In the face both of unspeakable atrocities in the world – the grand-scale ones we witness in the news and the hidden personal ones of abuse, cruelty, simple unkindness – I offer you these two poems, which begin to explore the Mystery at the heart of the Gospel – the response of Love to unspeakable, unthinkable darkness and destruction.

 

Justice

“Love, love, love”… the music croons eternal truth
“love, love, love”… the hopeful zeitgeist of my youth
“love, love, love”… all-pervading sentiment
“love, love, love… love is all you need”

The years roll by
Bring sorrow and joy
Hope and despair
But always there
In the background…
“love, love, love… love is all you need”

And down the years
Love becomes
Warped
Twisted
Sullied
The word used to
Abuse, to
Accuse.
Pain unending
Clouds my days
I become
Scapegoat
For the sins of others
Bearing the unbearable.
Guilty for being.
Until
At last I hear
God’s whisper in my heart
At last I hear
His verdict –
“Not guilty!”
“Never guilty!”
“Innocent victim!”
Then
At last
My heart cries out,
My soul screams out for
Justice!

And on that day
I turn to
Christ my King
I petition
Christ my King
For
Justice.
Not for
Vengeance
But for
Justice

And Christ my King
Hears my cry
Says
“Rise up! Stand tall!
Your petition is granted.
You shall have the justice you seek.”
And I know that
Christ my King
Never lies
Christ my King
Never dies
Christ my King
Will look them in the eyes
And they will know
They will know
They will know
What they have done
To me and so to Him
And I know that
Christ my King
Will judge them
Christ my King
Will pronounce their guilt
Christ my King
Will pass sentence
Christ my King
Will open wide His arms,
Show them His wounded hands,
Speak to them words of
Forgiveness and healing
Pass His sentence of Love

For that is the
Justice
He bought
And that is the
Justice
I sought.
For
Christ my King
Reigns supreme,
Reaches out His wounded hands,
Gathers me to His wounded side,
Heals my wounded heart,
Breathes His truth into my soul –
“Love, love, love… love is all you need –
My love”

Father, forgive

Crown of thorns on piercèd head
Eyes dark with pain, deep wells of dread
Knowing too well what lies ahead –
To hang on cross until He’s dead.

On mountaintop with vision vast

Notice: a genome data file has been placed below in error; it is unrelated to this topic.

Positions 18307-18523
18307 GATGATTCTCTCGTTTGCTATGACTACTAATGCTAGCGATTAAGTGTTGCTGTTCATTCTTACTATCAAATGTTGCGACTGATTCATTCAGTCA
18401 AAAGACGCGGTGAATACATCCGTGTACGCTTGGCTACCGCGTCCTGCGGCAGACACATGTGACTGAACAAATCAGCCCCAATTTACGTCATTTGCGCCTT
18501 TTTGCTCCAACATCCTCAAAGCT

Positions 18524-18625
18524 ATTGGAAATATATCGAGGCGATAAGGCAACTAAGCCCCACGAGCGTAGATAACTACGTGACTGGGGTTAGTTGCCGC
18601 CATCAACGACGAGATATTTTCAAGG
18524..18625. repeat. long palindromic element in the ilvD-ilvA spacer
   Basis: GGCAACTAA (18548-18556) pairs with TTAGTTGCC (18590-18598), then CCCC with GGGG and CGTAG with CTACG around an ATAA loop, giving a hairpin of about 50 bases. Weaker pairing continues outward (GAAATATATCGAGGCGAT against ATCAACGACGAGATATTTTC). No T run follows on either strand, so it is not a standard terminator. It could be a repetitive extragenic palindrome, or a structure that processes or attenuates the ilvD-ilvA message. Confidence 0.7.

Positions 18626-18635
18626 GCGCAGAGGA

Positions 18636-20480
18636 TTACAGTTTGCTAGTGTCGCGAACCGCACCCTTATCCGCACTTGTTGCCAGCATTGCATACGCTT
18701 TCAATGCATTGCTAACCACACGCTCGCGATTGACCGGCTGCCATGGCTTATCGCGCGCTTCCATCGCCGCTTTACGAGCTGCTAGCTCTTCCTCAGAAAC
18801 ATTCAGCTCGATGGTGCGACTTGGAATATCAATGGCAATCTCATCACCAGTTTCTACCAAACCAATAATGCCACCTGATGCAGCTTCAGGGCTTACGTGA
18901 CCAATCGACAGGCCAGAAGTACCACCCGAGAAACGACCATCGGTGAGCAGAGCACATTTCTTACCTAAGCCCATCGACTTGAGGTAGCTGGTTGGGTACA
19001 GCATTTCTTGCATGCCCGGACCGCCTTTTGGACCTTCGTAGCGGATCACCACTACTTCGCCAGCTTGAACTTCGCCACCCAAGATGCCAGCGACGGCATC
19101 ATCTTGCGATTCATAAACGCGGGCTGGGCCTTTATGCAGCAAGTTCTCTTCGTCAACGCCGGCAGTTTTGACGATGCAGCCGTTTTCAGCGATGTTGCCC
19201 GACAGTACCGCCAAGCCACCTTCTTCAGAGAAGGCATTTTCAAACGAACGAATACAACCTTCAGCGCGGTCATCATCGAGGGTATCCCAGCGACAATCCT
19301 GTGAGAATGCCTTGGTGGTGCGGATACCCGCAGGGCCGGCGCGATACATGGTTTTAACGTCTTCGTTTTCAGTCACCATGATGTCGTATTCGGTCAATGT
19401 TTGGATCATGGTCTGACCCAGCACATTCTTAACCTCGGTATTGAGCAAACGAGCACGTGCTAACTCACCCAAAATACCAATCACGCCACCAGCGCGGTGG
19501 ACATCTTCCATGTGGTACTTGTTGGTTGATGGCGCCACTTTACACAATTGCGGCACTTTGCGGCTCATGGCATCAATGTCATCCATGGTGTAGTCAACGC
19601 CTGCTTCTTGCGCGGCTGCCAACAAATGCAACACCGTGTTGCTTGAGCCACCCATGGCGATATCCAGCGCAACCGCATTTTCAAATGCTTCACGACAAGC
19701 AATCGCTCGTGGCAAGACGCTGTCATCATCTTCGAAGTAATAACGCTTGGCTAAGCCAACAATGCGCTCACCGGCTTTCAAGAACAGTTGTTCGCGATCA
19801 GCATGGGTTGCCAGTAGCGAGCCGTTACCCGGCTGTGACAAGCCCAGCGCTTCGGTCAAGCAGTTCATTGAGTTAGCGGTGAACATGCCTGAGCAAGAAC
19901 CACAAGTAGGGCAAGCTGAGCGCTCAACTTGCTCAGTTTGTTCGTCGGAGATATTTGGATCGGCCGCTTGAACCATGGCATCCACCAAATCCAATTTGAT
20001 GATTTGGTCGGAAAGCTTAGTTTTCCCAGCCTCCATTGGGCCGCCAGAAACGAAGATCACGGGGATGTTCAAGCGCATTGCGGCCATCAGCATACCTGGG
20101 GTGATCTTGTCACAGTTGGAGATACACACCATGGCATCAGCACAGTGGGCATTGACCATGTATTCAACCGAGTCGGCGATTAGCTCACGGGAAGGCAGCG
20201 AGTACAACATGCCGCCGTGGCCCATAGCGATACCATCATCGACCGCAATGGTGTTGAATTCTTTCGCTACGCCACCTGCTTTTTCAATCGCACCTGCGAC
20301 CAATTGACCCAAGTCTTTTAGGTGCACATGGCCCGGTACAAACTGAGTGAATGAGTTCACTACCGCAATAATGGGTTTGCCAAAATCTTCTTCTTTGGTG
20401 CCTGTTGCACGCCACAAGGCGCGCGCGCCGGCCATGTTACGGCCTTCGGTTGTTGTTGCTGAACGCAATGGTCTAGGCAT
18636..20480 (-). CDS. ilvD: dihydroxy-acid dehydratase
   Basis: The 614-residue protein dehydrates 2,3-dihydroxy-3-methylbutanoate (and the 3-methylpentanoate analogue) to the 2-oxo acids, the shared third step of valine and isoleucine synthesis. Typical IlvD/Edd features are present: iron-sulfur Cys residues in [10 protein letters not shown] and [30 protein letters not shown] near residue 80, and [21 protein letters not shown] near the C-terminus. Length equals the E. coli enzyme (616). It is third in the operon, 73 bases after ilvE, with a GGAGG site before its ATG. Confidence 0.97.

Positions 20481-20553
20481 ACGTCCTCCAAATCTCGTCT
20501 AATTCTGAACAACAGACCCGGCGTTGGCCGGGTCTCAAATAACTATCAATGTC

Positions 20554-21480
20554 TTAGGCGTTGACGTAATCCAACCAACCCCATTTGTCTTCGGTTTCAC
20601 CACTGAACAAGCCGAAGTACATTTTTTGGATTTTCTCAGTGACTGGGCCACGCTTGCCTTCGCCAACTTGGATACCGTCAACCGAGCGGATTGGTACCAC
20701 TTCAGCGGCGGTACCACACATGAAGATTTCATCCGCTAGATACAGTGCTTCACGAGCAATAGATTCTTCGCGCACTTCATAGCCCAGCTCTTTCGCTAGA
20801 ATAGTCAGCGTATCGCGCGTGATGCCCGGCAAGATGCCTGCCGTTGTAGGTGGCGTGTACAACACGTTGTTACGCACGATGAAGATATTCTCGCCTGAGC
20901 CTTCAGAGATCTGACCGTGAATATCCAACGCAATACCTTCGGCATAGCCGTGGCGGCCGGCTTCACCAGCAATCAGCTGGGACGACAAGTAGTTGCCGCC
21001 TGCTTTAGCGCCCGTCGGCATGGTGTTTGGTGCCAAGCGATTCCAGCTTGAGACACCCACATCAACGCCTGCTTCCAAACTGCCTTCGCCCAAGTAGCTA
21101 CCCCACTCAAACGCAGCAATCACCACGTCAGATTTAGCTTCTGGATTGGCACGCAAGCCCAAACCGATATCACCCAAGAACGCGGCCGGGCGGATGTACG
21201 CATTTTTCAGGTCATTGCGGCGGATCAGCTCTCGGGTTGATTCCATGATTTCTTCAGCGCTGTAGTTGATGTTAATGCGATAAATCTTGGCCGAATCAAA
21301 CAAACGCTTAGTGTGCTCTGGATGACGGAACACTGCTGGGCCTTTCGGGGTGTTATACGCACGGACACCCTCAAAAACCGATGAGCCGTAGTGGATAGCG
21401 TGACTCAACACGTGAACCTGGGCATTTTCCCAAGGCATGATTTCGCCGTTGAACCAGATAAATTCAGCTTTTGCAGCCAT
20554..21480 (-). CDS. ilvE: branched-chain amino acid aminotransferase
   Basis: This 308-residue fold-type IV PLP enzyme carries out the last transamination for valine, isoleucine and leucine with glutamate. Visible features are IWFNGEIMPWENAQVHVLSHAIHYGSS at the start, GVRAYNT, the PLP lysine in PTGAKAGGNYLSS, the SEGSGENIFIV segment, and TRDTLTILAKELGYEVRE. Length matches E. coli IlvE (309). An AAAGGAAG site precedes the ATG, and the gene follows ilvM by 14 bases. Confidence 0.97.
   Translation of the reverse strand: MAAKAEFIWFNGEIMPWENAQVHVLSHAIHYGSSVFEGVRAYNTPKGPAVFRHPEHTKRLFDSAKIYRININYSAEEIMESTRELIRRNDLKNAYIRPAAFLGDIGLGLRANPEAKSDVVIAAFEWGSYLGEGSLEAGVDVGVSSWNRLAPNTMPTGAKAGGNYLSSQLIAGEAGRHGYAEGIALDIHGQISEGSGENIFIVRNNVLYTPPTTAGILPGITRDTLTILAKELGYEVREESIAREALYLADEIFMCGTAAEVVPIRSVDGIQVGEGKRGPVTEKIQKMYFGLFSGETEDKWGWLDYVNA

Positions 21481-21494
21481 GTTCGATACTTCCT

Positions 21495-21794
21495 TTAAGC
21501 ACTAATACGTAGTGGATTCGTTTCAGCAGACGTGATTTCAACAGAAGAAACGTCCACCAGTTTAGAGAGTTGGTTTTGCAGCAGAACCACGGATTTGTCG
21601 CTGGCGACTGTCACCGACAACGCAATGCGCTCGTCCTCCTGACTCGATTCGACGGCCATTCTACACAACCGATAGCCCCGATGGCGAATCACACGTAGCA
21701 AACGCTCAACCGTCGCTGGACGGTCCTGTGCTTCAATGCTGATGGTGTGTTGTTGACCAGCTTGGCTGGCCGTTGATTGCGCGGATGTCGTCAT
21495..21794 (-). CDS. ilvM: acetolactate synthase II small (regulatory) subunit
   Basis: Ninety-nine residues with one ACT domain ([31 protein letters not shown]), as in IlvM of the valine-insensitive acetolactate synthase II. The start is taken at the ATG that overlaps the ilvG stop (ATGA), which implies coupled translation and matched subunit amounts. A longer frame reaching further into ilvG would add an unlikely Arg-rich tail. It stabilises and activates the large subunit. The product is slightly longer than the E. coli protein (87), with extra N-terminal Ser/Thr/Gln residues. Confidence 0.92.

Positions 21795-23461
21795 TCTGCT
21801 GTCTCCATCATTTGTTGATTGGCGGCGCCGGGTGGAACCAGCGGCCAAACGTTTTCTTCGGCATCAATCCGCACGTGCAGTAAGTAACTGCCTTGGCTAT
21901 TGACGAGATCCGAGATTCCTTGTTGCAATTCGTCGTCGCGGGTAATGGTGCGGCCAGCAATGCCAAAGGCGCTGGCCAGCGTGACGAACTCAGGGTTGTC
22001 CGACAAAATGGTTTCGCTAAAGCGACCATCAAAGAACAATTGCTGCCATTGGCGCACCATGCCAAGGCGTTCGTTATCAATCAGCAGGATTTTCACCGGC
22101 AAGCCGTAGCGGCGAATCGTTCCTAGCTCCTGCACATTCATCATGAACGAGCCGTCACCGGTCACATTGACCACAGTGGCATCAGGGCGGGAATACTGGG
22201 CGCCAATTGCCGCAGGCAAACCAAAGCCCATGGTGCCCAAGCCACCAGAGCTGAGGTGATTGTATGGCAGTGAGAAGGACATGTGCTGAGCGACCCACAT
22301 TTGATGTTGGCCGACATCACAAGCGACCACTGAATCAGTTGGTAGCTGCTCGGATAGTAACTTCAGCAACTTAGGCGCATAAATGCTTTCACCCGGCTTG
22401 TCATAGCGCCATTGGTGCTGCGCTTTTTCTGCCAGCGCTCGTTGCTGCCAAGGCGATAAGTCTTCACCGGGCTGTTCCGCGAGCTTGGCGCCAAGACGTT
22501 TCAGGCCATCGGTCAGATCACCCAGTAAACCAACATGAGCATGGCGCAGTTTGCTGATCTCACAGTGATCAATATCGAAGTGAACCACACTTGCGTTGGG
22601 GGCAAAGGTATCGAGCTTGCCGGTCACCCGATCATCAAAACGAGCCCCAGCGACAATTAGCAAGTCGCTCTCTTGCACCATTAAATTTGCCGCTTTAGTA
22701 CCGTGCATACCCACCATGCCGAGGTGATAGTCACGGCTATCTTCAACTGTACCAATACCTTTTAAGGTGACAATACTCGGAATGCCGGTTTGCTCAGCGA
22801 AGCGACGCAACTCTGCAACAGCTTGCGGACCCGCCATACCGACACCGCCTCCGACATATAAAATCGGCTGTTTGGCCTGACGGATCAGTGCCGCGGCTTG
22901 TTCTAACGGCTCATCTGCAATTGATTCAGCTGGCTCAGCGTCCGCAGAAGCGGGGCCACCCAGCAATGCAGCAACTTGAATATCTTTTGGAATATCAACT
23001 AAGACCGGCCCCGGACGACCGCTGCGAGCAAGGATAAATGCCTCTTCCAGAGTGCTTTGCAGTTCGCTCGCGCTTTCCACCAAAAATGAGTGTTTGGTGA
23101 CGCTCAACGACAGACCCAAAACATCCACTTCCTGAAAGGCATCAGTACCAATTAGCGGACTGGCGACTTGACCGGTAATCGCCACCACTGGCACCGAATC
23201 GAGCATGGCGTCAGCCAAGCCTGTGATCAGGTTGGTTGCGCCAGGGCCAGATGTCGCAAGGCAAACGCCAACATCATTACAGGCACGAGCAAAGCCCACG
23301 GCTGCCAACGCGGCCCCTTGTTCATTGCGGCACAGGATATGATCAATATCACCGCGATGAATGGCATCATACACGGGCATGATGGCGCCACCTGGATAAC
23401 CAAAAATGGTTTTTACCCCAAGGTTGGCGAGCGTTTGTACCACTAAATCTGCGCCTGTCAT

The choice was made, the die was cast
He nailed His colours to the mast,
Chose God – and still to God holds fast.

Now nails will bind Him to the tree
A banner raised for all to see
He hangs and dies in agony
By cruel death to set us free

He trusted God – now God is gone
What price now faith? He hangs alone
There’s naught but pain – temptation strong
To curse, deny, hate – not atone

And yet, though blind with blood and tears
He conquers hate, He quells His fears
“Father Forgive” rings in our ears
His cry still echoes down the years

For we make the same choice as He,
Embrace God’s way on bended knee
To live, love, die to set all free
And “Father, forgive” is still our plea

For we, like Him, must bear the weight
Of others’ pain, uncalled-for hate –
Yet still to pray “Father, forgive”
That Christ in us may help them live,
To find in Him their own true state
As by His grace love recreates
What was destroyed by evil’s might –
That darkness may give way to light

And though it seems too hard to do,
With strength nigh gone, resources few –
Yet He who died in agony
Now lives in us, empowers, that we
May live, love, give – and give some more
Drawing on His unending store
Of grace, of love, of life divine
Grafted in Him, the One True vine.

Week 3: Thursday Matthew 12:15-21

Gentleness and patience – that’s what today’s passage speaks to my heart.

We are quick to justify ourselves, to confront those who seek to undermine us, to stand out ground, to fight our corner, to be assertive, to win the argument.

That’s not what Jesus does when personally threatened.
He withdraws.
And here’s a thought… in the context of the situation, who are the damaged reeds and the guttering lamps? Surely not his disciples, nor the crowds following him for healing. No. Those who need time and space and opportunity to grow strong and tall again, to burn straight and true, are surely the religious leaders – those who are currently plotting against him.

We look at those who seek to do us down and see an enemy who needs to be fought and subdued.
Jesus looks at those who seek to do him down and sees someone who is broken and in need of healing.
We are impatient for idiots to realise their stupidity.
Jesus quietly continues to live out the truth of the Kingdom, giving time for the broken ones to realise their own need and come to him for healing. As some of them did.

Peace in conflict.
Hope in despair.
Courage in danger.
Faith in doubt.
God of paradox and miracle.

And what of us?
We bring our brokenness to him for healing.
We live out our own lives true to kingdom rules, regardless of societal norms – feeding the hungry, clothing the naked, healing the sick, releasing the prisoner, sending blankets to refugees, accepting the stranger into our community.